Tošo Dabac




Source: blog.teacollection.com

Related sources/images: www.body-pixel.com

tigiphoto.geticthelp.com

novine.novilist.hr

www.kic.hr/galerija

hersailsfilledwithdream.blogspot.com

www.sigurno-voziti.net

www.photo-memory.eu

www.msu.hr

www.fot-o-grafiti.hr

www.soundset.hr

www.swiatobrazu.pl

fr.actuphoto.com

www.d-a-z.hr

www.urbancult.hr

www.croatianart.eu/toso-dabac

mojzagreb.info

dora-maar-muse-reborn

Official Tošo Dabac website: www.tosodabac.com

Zagreb Photo Club/ Tošo Dabac award: www.zagreb-salon-photo.com

Similar photos to Tošo Dabac and Dora Maar: pinterest.com/joeskade





In 1975, the Zagreb Photographic Club (Croatian: Fotoklub Zagreb) established an annual award given to Croatian photographers for highest achievements in the field. The Tošo Dabac Award has become a coveted prized of many Croatian photographers.





Tošo Dabac was a Croatian photographer, whose work largely focused on the streets of Zagreb between 1920 and his death in 1970. A contemporary of other famous European photographers of the time such as Robert Doisneau and Henri Cartier-Bresson, his photographs have been exhibited widely throughout the world.








Dabac’s work portrays the moments of daily life on the streets of Zagreb – people having conversations, commuting to work, walking their dogs, or shoveling snow. Photographing the same locations for decades, his work covers an array of human experiences within one city.

You can find more of his work here. Or, if you’re visiting Zagreb, stop by the Zagreb Museum of Contemporary Art to visit his archives in person.





Tošo Dabac: Dancers from the School of Nevenka Perko, Zagreb, 1934
Archive Tošo Dabac, Museum of Contemporary Art Zagreb. More photos HERE.







Tošo Dabac, Life & Photographs, 1907 – 1970



Text Source: www.culturenet.hr


Tošo Dabac, one of the most important and versatile Croatian photographers, winner of many awards and member of prestigious Croatian and international photographic associations, has had a huge influence on the development of Croatian photography. He spent most of his life in Zagreb, in an environment acknowledging the importance of the photographic image at a very early stage, in a city that organised the first international exhibition of art photography in 1910*.

His first achievements were recorded in the early 1930s, when Tošo Dabac started exhibiting intensively in Croatia and abroad. Thus, in 1933, he appeared in a jurored selection at the anthological exhibition Second Philadelphia International Salon of Photography, where he exhibited in the company of great photographers such as Margaret Bourke - White, Henri Cartier-Bresson, Laszlo Moholy - Nagy and Paul Outerbridge. At that time, he was also a foreign correspondent for the Berlin, Paris and London news agencies, and attracted attention with his cycle of photographs, later called People on the Street, which brought him fame and remembrance.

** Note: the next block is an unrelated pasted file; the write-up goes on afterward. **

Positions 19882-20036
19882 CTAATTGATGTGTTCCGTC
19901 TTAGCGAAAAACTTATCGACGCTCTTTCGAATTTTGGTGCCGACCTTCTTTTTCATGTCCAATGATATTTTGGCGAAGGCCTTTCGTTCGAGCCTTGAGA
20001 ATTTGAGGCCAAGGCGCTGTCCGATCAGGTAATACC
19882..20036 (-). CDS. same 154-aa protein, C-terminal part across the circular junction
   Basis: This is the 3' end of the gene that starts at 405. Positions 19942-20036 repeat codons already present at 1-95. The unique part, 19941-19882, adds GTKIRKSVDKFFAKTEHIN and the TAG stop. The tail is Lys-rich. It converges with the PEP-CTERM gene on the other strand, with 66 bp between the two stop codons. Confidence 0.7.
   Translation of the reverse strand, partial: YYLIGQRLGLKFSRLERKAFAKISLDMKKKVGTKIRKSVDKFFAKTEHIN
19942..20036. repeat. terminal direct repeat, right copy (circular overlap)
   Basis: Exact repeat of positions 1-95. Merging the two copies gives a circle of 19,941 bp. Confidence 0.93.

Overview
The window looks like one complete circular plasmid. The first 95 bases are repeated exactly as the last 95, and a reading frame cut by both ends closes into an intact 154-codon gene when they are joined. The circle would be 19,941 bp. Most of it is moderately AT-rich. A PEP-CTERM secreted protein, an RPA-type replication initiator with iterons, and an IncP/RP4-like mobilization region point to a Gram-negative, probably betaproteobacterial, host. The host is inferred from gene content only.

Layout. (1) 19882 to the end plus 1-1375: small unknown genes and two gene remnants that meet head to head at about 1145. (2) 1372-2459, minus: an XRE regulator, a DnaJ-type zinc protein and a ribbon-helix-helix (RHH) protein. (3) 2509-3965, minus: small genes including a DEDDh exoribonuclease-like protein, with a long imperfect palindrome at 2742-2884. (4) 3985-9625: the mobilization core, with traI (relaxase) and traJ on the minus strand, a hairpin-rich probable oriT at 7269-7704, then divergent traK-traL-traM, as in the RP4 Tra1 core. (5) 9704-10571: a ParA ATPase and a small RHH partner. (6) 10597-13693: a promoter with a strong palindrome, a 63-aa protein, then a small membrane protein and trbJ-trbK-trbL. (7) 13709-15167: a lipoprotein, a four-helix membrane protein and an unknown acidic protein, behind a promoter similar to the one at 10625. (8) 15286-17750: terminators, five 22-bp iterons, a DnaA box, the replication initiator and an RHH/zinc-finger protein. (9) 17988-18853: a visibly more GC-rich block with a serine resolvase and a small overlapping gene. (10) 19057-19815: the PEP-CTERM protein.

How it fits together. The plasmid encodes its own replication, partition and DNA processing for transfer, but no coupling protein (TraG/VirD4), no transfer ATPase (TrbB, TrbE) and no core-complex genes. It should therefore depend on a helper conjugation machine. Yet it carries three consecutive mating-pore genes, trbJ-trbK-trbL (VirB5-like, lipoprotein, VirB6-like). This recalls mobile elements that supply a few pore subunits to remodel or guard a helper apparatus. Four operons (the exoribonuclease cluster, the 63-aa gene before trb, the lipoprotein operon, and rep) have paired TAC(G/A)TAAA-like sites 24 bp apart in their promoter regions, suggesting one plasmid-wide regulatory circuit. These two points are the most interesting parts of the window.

In 1940 Dabac moved his studio to the historic place in 17 Ilica Street, which was soon to become a favourite venue among the artists and intellectuals of Zagreb in the 1950s and 1960s. This was the time of the Music Biennial, artistic group EXAT ‘51, the Zagreb Fair, and similar events, which made Zagreb an innovative and dynamic cultural spot in Europe.

Dabac continued to work here until his death in 1970, where the complete legacy of this great artist
is still kept today. What is characteristic of the work of Dabac, and what makes him different from most photographers of the same generation, is that in his work he was very much attached to his country, and apart from taking photos on his first big journey along the Mediterranean in 1932, he did not take photographs abroad. Love towards his country was reflected in all his work.

The Tošo Dabac Archive is currently an in situ art collection with almost 200 000 negatives, some 2000 vintage masterprints, valuable photographic equipment, library and hemerotecha. It represents one of the most complete collections of that kind in the world because it contains the complete works of Tošo Dabac. In addition to its artistic importance, the photographic collection of Tošo Dabac also has a huge documentary value because it bears witness to the history of Zagreb and Croatia. It includes various motifs, from portraits, art works and monuments, images of urban life to landscapes and folklore.

After Tošo’s death in 1970, the studio was renamed the Tošo Dabac Archive, and was maintained by his nephew and heir, Petar Dabac, a renowned photographer himself, who in 1980 established a gallery where he organised exhibitions and workshops of famous international artists. The collection has been open to experts both domestic and international, in different fields, who have often used the photographs of Tošo Dabac, recognising their artistic and historical value.